Infosys’ new Chief Executive Officer Vishal Sikka won’t be under pressure for performance for at least a couple of quarters, for the Street, experts believe, is adopting a wait-and-watch approach.
While investors have been waiting for a sharp turnaround in Infosys’ performance for several quarters now, analysts are of the view that it is widely accepted that Sikka would need a few quarters before being able to show any results in the company’s bottomline.
Reflecting this sentiment, shares of Infosys have outperformed the information technology sector index on BSE since the company announced the appointment of Sikka as its next CEO.
While the S&P BSE IT Index rose 5.6 per cent during the period, shares of Infosys have risen 10.1 per cent.
Shares of Infosys have outperformed the information technology sector index on BSE since the company announced the appointment of Sikka as its next CEO “We cannot judge Sikka based on one quarter performance; that would not be right.
We need to give him at least two to three quarters to show some substantial results.
Until then, we need to sit tight and wait,” said Manish Bahl, vice-president at independent technology and market research company Forrester Research.
“There is no doubt that Infosys needs to get back on a high growth trajectory soon, but nobody is expecting Sikka to do that overnight. There is a broad understanding among the investor community that Sikka's efforts will take time to reap benefits, and thus everyone is patient,” said an analyst with a leading foreign brokerage house on condition of anonymity.
“Even if Infosys’ performance in the next two quarters is not very impressive, I don't think investors will get flustered about the company's prospects or doubt Sikka's capabilities,” he added.
Sikka, who comes from a non-IT services background, has already made a few early moves at Infosys, which analysts believe, were in the right direction.
Sikka announced 5,000 promotions within the first week of his joining Infosys at the beginning of this month.
Experts believe the move is likely to boost employees' morale and also help in taming the all-time-high attrition level, which is one of the primary concerns for Infosys.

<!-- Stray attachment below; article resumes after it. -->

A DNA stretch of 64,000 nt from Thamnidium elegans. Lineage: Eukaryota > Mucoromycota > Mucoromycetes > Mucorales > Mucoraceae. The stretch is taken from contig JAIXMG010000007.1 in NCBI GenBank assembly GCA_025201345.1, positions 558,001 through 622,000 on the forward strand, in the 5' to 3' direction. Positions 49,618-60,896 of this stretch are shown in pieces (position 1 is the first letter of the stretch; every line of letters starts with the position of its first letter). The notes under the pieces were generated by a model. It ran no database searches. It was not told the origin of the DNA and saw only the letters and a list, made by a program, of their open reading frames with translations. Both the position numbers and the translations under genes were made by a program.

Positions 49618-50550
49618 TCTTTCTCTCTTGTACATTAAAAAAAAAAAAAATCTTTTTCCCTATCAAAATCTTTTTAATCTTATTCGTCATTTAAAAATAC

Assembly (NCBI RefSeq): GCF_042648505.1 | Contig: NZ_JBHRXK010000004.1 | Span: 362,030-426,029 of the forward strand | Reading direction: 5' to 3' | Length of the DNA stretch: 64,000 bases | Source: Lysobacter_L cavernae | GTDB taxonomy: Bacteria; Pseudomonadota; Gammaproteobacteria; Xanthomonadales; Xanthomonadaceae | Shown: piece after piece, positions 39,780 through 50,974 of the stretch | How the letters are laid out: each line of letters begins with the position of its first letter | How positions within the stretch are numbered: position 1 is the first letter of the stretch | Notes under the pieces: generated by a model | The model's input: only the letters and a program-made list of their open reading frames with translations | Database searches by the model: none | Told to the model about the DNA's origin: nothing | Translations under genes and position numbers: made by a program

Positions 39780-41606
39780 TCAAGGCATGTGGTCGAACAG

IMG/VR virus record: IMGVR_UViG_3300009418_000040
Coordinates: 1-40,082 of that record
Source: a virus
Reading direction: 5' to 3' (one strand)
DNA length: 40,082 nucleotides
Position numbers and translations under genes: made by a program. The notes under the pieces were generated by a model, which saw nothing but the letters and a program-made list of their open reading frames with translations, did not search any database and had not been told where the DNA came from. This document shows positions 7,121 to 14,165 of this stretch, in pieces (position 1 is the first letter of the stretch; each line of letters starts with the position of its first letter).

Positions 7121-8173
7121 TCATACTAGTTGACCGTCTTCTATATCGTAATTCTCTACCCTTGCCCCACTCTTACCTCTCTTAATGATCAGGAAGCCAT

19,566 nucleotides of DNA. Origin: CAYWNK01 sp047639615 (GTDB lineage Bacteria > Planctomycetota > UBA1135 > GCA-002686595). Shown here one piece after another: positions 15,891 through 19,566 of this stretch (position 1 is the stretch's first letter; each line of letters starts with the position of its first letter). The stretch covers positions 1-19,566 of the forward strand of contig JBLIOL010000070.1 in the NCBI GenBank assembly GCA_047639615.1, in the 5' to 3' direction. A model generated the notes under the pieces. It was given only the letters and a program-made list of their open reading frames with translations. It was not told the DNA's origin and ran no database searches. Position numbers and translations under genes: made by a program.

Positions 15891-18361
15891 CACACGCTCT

For the quarter ended June 30, 2014, Infosys’ attrition rate was at 19.5 per cent — the highest ever at the company.
Additionally, according to an update by Sikka on micro-blogging website Twitter, he spent time with several of Infosys' senior leaders in the US during an off-site over the previous few weeks.
Experts are of the opinion that the activity will help the existing top-leaders of Infosys to understand and adapt to Sikka’s strategy more smoothly.
Analysts have time and again said a smooth acceptance of Sikka by the existing senior leaders at Infosys is of prime importance, as this is the first time that the company has brought on board a CEO from outside.
While it was widely anticipated that Infosys might see more senior-level exits after Sikka’s coming on board, none of that seems to have happened so far.
“In the short term, Sikka will need to build internal confidence. Getting a buy in from senior management, addressing investors, areas of improvement, becoming more hand on to the business are key focus areas that he will need to look at,” said Sanchit Gogia, chief analyst and CEO of Greyhound Research, an independent IT and telecom research and advisory firm.
“In the mid-term, Sikka will need to further partnerships and alliances particularly in emerging tech and markets. Attrition is one aspect that requires monitoring, setting of mid managers; investing in people is going to critical in midterm. Sikka will personally add immense wealth to alliances with product firms and to the hived off software firm.”